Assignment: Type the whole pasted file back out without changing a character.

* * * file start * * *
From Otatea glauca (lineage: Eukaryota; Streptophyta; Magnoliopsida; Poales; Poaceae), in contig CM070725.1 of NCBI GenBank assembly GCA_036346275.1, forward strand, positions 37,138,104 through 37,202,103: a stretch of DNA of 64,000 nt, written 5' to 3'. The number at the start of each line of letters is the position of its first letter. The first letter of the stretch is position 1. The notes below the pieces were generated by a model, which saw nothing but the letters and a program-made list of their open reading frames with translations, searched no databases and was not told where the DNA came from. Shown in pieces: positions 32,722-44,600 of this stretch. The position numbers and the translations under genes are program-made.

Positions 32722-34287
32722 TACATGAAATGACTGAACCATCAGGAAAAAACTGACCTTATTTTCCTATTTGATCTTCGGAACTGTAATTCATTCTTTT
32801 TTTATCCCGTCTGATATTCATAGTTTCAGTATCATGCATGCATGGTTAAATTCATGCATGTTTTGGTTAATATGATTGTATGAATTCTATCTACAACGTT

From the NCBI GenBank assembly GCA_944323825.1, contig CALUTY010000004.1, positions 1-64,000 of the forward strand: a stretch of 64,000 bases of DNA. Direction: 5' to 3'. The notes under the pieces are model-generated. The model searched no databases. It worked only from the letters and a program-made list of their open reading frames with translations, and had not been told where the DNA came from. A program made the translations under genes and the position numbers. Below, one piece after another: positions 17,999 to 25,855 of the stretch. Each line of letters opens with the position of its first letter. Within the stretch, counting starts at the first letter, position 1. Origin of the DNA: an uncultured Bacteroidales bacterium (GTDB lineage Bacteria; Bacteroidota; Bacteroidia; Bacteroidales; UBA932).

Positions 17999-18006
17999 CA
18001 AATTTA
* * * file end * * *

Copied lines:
From Otatea glauca (lineage: Eukaryota; Streptophyta; Magnoliopsida; Poales; Poaceae), in contig CM070725.1 of NCBI GenBank assembly GCA_036346275.1, forward strand, positions 37,138,104 through 37,202,103: a stretch of DNA of 64,000 nt, written 5' to 3'. The number at the start of each line of letters is the position of its first letter. The first letter of the stretch is position 1. The notes below the pieces were generated by a model, which saw nothing but the letters and a program-made list of their open reading frames with translations, searched no databases and was not told where the DNA came from. Shown in pieces: positions 32,722-44,600 of this stretch. The position numbers and the translations under genes are program-made.

Positions 32722-34287
32722 TACATGAAATGACTGAACCATCAGGAAAAAACTGACCTTATTTTCCTATTTGATCTTCGGAACTGTAATTCATTCTTTT
32801 TTTATCCCGTCTGATATTCATAGTTTCAGTATCATGCATGCATGGTTAAATTCATGCATGTTTTGGTTAATATGATTGTATGAATTCTATCTACAACGTT

From the NCBI GenBank assembly GCA_944323825.1, contig CALUTY010000004.1, positions 1-64,000 of the forward strand: a stretch of 64,000 bases of DNA. Direction: 5' to 3'. The notes under the pieces are model-generated. The model searched no databases. It worked only from the letters and a program-made list of their open reading frames with translations, and had not been told where the DNA came from. A program made the translations under genes and the position numbers. Below, one piece after another: positions 17,999 to 25,855 of the stretch. Each line of letters opens with the position of its first letter. Within the stretch, counting starts at the first letter, position 1. Origin of the DNA: an uncultured Bacteroidales bacterium (GTDB lineage Bacteria; Bacteroidota; Bacteroidia; Bacteroidales; UBA932).

Positions 17999-18006
17999 CA
18001 AATTTA